Amazon and the Myth of the Bar Raiser

  Narcissus  by Caravaggio, 1597-1599

Narcissus by Caravaggio, 1597-1599

In a recent Wall Street Journal article, Greg Bensinger addressed Amazon’s practice of using so-called “bar raisers” to vet potential employees. Amazon believes the use of these uber-interviewers protects its corporate culture and ensures a workforce that will do well anywhere they are placed. How does it work? Each candidate is interviewed by multiple employees, including the bar raiser, whose role is to push a candidate into areas he may not be as familiar with as those that got him the interview in the first place. There are notes taken and debrief meetings held, in which every interviewer has a say. In the end, however, if everyone is impressed, and the bar-raiser is not, the candidate is not hired.

This wouldn’t be the end of the world if every potentially valuable aspect of a candidate could be taken into account by the bar raiser, providing an almost clairvoyant assessment of that person’s possible future at Amazon. It cannot be done. Nonetheless, Amazon empowers its bar raisers with the power of the veto. Bad idea. Here’s why it should should be “all hands on deck” when it comes to making a hiring decision:

“I LIKE YOU. WANT A JOB?”

It’s no surprise that we’d rather work with people we like; it’s more fun to build a culture and share success if everyone is rowing in the same direction, after all. But as far as the interview process is concerned, it can be problematic owing to what’s known as the affinity effect. A candidate is trying to make a good impression. He wants to be liked. He wants to create a connection and be remembered. Known as social affinity, this coalescing around common interests and ideals is how it is accomplished. If every interviewer gets a vote, a more realistic picture of the candidate will result, mitigating any possible bias from any one person.

“CAN YOU DRAW ME A PICTURE?”

There are as many ways to learn and know something as there are people to learn and know it. These myriad methods have been quantified into what are known as learning styles. If you’ve ever heard someone say “I’m more of a visual learner” then you have encountered one such learning style. The other broad categories are logical, verbal, physical and aural. In the context of a job interview, identifying a candidate’s strength in this area decreases the chances of dismissing your company’s next software genius because she is a logical thinker and you asked her to draw a picture, since that’s how you learn best. Presuming a plurality of learning styles among any given set of interviewers, it would be wise to leave the final hire/no-hire vote to the group.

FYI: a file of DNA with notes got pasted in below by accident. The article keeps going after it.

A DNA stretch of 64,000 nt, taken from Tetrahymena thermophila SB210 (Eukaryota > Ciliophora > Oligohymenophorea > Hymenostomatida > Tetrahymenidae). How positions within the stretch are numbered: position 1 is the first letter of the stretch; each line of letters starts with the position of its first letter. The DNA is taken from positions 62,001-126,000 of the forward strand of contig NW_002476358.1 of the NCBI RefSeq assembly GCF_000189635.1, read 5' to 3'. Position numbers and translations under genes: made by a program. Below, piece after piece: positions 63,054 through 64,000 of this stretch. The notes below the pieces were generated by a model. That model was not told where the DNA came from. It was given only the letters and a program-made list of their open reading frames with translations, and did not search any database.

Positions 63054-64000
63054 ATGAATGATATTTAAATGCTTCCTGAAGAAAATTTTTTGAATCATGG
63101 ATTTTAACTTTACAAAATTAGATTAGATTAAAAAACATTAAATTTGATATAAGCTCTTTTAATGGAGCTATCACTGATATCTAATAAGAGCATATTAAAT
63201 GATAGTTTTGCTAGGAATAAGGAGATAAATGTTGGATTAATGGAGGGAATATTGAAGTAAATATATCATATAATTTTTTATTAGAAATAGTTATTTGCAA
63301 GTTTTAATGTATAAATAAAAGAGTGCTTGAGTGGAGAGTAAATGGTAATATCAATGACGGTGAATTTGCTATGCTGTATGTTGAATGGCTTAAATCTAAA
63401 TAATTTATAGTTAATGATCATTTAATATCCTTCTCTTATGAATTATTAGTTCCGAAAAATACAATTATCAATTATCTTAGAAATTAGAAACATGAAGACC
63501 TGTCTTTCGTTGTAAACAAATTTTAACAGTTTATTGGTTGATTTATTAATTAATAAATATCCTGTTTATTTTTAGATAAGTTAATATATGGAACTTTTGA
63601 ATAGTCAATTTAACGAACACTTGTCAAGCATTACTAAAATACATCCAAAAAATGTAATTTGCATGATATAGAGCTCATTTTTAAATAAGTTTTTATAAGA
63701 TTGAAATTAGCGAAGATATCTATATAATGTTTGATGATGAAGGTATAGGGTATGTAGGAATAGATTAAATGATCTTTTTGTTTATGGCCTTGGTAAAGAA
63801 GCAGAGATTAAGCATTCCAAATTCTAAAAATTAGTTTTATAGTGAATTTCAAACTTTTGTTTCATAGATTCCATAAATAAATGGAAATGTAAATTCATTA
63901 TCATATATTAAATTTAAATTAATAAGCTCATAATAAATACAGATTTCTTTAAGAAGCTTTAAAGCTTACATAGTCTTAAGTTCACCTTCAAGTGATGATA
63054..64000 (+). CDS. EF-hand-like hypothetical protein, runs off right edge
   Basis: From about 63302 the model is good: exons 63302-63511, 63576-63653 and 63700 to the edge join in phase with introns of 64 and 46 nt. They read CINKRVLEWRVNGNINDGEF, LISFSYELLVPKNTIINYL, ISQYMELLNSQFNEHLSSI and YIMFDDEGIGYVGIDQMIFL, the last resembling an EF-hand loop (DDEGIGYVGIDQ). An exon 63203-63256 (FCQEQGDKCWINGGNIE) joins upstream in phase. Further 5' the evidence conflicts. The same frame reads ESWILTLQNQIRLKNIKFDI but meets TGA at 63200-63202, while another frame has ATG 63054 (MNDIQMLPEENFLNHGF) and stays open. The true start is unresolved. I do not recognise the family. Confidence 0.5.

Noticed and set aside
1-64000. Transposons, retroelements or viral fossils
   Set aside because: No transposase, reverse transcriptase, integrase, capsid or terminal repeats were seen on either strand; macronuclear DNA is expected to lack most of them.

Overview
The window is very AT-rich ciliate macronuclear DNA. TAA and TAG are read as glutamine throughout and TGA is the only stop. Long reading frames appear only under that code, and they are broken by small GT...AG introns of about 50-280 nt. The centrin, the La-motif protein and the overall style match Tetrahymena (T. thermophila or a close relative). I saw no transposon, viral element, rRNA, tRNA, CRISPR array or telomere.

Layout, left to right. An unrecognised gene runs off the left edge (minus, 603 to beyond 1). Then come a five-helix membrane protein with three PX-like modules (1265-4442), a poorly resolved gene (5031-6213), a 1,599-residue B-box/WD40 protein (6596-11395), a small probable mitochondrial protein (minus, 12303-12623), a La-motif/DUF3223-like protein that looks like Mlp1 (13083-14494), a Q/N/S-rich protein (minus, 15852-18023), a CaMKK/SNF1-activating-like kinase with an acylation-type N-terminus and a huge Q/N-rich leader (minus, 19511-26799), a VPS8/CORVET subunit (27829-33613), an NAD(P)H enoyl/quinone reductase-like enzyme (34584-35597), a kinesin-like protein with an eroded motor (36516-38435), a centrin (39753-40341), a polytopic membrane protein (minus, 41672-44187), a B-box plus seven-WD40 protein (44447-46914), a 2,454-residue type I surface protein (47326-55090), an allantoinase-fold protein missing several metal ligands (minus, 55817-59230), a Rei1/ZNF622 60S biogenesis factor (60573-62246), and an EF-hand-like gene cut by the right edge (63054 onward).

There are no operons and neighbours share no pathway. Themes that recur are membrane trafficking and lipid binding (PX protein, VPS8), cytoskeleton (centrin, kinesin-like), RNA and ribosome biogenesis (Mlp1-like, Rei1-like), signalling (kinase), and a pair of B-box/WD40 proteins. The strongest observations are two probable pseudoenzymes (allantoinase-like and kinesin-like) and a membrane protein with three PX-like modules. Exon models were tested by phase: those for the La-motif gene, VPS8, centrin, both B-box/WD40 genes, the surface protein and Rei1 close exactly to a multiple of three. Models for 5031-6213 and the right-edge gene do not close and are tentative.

“SPEAKING OF AIRPLANES…”

Tech hiring in America is more competitive than it’s ever been, and with colleges the world over cranking out more computer science majors each year, it’s tempting for many companies to view them as interchangeable widgets - put ‘em in, burn ‘em up, pull ‘em out (rawhide!). The idea of fostering and maintaining domain expertise over time is seen as costly and wasteful, when a “broader” range of knowledge can be brought to bear across multiple areas. Maybe, maybe not. It is worth fully and carefully considering a candidate’s passion and experience in any one area before throwing out the expert with the bathwater. Allowing every interviewer a vote forwards this cause.

Like most corporations, Amazon certainly has in place internal training, processes and procedures meant to hone its hiring practices, and the bar raisers must gain valuable experience with each interview they do. As for the hiring decision itself, however, there is little logic in the group deferring to the individual. As John Donne put it, “No man is an island.”